Speech recognition technologies have advanced much in the past couple years, crossing some important business and technical milestones that now make it possible for mobile developers to add these features to their applications. Developers who are seeking new and innovative ways to differentiate their products should pay attention to the innovation opportunities speech can bring.
Generally, speech technology has become popular and appreciated by the market in large part thanks to Apple's (NASDAQ:AAPL) virtual assistant, Siri, which has made speech-enabled interactions personally compelling to consumers.
But speech is also considered by its advocates to be a mature technology now and has sufficiently improved in accuracy and performance to justify expanded use in the market. Speech technologies exploit the conveniences and cost-advantages that cloud-based technologies provide, and they benefit from widespread consumer access to mobile broadband networks and smart devices. The speech engines themselves--through ongoing customer usage and constant innovation by the scientists who build these technologies--now have vocabularies of millions of words, the ability to engage with natural and conversational language and even to figure out behavioral and other contexts in which consumers interact with their speech-enabled apps.
Dan Miller, senior analyst and founder at Opus Research, highly recommends that developers give speech a try. "Recognition of what people are saying and recognition of their intent, or understanding their context, are improving to the point that it really does make sense to add spoken conversational options to your app," he said.
Technology options available to developers are also broadening. AT&T (NYSE:T), for example, announced earlier this month that in June it will begin offering developers tools to integrate its AT&T Watson speech and language engine into mobile apps. The company will release APIs for a range of applications, revealing a company strategy to get speech involved in everything from mobile search to TV guide interactions.
The first APIs will focus on Web search, local business search, question and answer apps, voice mail to text, SMS, the U-verse TV electronic programming guide and dictation. The company has more APIs coming that will extend its speech features to gaming and social media applications, among others.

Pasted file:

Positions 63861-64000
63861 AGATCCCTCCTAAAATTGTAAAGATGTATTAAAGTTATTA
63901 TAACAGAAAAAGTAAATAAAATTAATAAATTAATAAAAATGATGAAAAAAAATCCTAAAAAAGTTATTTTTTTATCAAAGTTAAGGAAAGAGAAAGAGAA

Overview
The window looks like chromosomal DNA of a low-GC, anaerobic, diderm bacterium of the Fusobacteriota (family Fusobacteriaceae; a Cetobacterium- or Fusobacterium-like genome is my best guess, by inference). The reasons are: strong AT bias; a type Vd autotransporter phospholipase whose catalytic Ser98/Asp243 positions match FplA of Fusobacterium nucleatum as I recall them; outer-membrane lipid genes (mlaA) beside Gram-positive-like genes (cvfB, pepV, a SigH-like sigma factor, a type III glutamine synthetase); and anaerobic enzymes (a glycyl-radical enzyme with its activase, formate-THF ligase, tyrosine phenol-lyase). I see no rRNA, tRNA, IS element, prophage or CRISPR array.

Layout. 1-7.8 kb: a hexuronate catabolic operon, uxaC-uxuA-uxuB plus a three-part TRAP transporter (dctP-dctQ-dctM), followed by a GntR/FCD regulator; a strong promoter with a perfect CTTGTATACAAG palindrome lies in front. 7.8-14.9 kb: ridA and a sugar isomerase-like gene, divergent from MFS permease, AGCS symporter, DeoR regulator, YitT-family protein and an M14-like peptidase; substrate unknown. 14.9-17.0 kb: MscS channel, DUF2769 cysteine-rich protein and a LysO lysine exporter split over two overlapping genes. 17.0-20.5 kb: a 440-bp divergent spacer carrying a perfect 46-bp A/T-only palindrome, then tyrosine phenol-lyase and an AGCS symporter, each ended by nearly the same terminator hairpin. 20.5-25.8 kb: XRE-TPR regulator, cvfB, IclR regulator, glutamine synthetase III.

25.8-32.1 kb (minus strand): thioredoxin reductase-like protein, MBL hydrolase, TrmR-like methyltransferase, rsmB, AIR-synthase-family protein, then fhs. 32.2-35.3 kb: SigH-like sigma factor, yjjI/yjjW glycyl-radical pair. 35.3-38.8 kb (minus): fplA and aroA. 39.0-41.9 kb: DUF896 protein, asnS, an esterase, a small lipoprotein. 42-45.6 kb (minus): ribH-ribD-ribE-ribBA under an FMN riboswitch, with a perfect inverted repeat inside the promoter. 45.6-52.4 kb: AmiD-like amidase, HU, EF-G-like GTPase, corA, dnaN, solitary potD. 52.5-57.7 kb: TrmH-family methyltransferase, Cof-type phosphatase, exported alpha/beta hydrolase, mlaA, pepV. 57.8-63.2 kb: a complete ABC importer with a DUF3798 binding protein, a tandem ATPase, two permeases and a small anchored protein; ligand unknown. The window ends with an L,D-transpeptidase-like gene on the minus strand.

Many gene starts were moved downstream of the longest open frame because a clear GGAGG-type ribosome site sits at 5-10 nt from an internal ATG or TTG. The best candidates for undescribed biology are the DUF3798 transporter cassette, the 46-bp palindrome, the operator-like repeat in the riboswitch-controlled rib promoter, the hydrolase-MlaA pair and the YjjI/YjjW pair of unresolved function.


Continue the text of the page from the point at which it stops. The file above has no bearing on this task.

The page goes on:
"This is the beginning of a long road of very exciting set of APIs. Ultimately we are really trying to make speech pervasive and ubiquitous across all apps," said Mazin Gilbert, associate vice president of technical research at AT&T.
The AT&T Watson engine has been used by AT&T for years as part of its telecommunications services with customers. It has been used in some mobile voice search applications. One recent innovative app is the AT&T Translator for iOS and Android phones. This app can translate conversations for people who are speaking different languages and do this in real time.
Nuance Communications began offering developers access to its speech technologies a year ago when it launched its Dragon Mobile SDK. It has 10,000 developers in its program, which is called NDEV Mobile.
Matt Revis, vice president of the handset business at Nuance Mobile, said developers are coming up with new and exciting apps every week. He gave some examples that illustrate the creative thinking that is going into these apps.
Amazon just launched a Dragon-powered speech application for iOS and Android phones, called "Price Check." The app is for people who are shopping in a retail stores and want to evaluate the price of a product. The shopper can speak the name of a product he or she is considering, and the application will display prices for that product from Amazon and other online merchants.
Kraft Foods recently used Dragon technology to add voice input feature to its cooking application, called iFood Assistant. As part of this application, now available on the iPhone, a customer can speak the name of a dish, such as "chicken casserole," and the application launches a search and gives the user a recipe along with a shopping list.
These few examples barely brush the surface of what advocates envision for speech-enabled apps. While the technology gives developers a new interface to innovate and compete with, success will be just as difficult to achieve in this application environment as it is with traditional apps.
"The successful applications will be creative," said Bill Meisel, president of TMA Associates. "Creativity is a skill that takes a certain type of personality and type of work. Creativity is what makes Siri so successful," he said.
As sophisticated as speech technologies have become, all systems make mistakes sometimes, and developers need to consider the potential impact of occasional failures on the particular apps they're developing. To prepare for this, for example, developers should program multiple options for getting results from a query if there is an error. If a virtual assistant needs to ask a user for clarification of a request, give the assistant some friendly and clever language to use when offering to help. Build in assurances so that the user will find success with the app.--Peggy